Saturday, August 16, 2008

Hmmm.... I'll need some energy tomorrow

As mentioned over on my cycling blog, my brother and girlfriend and I are doing a team triathlon tomorrow morning. I'm doing the cycling portion, and even though it's short, I was thinking this afternoon that I really should try to eat some sort of a power-packed dinner tonight.
Traditionally you're supposed to eat pasta two nights before your race (that's how long it takes the carbs to turn themselves into energy that you can use). But, last night I totally forgot about eating properly, and in fact we were out drinking anyway.

So, for some energy, I decided to go with an old favourite tonight - curry. The recipe is pretty simple (leave some frying time between each of these steps):
a) cut and start frying an onion (one full onion)
b) add whatever veggies you want (peppers, cauliflower, mushrooms etc) Our recipe says about two cups worth, but it totally depends on how many people you're going to feed.
c) add in about four small spoonfulls of curry paste and fry for a while
d) drain and add a can of chickpeas
e) add a can of diced tomatoes, plus about 1 cup of water
f) add another four small spoonfulls of curry paste
g) let this big goopy mess heat slowly for 15 or 20 minutes. When a good amount of the water has evaporated, you're ready to go.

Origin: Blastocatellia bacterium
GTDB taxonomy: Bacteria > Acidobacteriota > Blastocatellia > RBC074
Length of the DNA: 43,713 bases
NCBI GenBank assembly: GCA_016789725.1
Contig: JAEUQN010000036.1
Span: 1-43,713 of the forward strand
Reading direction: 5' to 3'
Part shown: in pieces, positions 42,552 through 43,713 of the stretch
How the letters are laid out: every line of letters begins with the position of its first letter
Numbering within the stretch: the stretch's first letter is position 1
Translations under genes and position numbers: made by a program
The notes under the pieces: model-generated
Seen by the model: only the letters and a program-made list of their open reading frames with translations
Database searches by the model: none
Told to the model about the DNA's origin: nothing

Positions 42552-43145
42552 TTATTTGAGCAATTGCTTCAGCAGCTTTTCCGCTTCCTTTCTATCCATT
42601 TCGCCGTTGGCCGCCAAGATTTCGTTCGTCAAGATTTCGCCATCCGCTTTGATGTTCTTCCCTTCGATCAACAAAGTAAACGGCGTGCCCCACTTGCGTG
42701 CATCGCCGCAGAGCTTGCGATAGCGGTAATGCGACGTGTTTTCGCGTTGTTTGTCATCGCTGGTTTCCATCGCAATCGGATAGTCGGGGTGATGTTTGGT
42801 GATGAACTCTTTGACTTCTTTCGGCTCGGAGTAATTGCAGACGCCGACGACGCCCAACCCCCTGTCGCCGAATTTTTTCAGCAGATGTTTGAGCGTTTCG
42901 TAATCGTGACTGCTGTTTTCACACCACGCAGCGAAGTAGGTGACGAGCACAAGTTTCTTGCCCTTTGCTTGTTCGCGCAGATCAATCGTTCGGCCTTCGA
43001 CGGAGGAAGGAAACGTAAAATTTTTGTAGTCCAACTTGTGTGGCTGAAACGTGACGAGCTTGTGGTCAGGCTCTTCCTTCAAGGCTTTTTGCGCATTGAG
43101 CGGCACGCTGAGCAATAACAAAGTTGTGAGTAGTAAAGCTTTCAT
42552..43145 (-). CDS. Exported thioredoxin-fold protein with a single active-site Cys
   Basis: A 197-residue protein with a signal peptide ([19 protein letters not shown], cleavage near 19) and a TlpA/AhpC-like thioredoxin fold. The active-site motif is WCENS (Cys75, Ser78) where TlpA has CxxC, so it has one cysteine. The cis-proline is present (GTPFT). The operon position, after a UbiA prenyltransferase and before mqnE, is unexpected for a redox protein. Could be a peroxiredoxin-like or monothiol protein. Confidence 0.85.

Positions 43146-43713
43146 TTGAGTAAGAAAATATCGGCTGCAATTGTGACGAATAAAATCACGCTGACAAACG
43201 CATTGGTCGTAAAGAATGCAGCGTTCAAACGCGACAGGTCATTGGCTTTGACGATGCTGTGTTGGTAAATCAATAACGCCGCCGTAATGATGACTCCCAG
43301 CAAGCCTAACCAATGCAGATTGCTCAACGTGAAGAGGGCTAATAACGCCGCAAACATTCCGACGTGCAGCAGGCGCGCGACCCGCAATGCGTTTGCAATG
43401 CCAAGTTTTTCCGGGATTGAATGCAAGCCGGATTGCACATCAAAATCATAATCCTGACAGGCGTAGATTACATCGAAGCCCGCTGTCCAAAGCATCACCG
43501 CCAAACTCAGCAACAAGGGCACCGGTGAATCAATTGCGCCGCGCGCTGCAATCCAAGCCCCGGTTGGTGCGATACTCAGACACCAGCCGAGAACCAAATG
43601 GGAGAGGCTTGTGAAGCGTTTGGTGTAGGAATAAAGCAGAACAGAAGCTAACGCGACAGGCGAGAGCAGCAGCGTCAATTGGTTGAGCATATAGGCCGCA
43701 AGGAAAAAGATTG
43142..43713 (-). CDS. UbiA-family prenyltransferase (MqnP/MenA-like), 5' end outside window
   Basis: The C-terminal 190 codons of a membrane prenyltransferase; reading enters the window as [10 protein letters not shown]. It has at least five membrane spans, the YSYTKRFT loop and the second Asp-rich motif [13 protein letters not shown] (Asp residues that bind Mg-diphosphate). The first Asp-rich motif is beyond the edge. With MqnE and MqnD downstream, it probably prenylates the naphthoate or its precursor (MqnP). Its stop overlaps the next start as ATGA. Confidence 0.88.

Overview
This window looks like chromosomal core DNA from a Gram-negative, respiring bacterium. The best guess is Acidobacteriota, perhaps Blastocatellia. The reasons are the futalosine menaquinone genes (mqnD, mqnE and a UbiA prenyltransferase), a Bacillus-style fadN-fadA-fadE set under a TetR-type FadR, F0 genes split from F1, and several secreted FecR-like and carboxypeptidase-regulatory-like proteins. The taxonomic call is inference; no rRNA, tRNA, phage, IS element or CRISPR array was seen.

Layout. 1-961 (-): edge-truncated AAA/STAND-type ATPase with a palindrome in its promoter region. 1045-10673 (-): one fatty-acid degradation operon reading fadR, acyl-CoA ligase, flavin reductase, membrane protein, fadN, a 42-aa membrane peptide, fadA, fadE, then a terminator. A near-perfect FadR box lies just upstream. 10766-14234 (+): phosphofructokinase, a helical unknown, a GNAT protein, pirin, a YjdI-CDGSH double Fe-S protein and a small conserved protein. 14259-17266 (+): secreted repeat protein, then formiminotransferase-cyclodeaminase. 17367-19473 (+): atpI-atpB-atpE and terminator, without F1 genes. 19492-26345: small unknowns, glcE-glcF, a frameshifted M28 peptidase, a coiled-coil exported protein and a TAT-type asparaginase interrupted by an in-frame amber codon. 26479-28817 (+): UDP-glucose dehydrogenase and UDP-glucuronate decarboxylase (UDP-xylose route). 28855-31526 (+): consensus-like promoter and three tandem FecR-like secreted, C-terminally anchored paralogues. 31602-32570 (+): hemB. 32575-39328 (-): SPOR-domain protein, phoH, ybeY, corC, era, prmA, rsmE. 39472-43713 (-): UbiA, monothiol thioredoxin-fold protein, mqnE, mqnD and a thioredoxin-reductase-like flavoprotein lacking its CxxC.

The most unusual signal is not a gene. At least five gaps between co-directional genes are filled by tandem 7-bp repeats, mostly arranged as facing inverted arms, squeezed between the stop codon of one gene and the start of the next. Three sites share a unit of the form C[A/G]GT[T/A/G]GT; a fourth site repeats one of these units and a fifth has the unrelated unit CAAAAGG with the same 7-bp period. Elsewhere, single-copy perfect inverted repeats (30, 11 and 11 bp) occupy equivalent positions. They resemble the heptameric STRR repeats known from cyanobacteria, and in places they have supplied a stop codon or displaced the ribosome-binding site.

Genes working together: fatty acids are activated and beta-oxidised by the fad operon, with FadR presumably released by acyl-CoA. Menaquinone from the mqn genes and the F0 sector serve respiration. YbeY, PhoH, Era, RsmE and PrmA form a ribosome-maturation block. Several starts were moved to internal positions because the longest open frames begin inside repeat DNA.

Usually we eat this on rice, but I decided to put it over some pasta. We sometimes buy this Farfalle stuff, which, very refreshingly, only has one ingredient - 100% durum wheat semolina.

Not really being able to cook, I'm not the type of veggie blogger who does the awesome posts full of gorgeous photos of recipes in process. So enjoy this meager attempt, these kinds of posts don't happen often around here. : )

thanking the monkey

I just came across a review of a book called Thanking the Monkey by Karen Dawn. From the review and the interview with the author, it sounds like an interesting (and even kind of "fun"?) survey of animal treatment issues.

I like her take on the logic behind the vegetarian diet:
We're going to have a choice. As there are more and more and more of us, it takes an awful lot more land and resources to feed people with meat than it does [with] grain. The Earth could feed about 2.5 billion people if everyone ate the standard American diet, or it could feed 10 billion vegetarians. The fact that China is starting to eat our diet -- the more meat people eat, the more impossible it will be to eat at all.
Actually, now that I think about it, I wonder if she just finished reading Lester Brown's Plan B 2.0: Rescuing a planet under stress and a civilization in trouble. In Chapter 9 Brown writes that at a North American level of food consumption (ie heavy on meat), the planet can support 2.5 billion people, while at the other extreme, on the more veggie Indian diet, the earth could support 10 billion people.

The author also has a fairly open view of people being "mostly" veggie (and sometimes letting down their guard and cheating):

So let's say I'm an omnivore who simply cannot go without eating meat or eggs now and then. Is there anything I can do to still be as animal-conscious as possible, even though I'm eating them?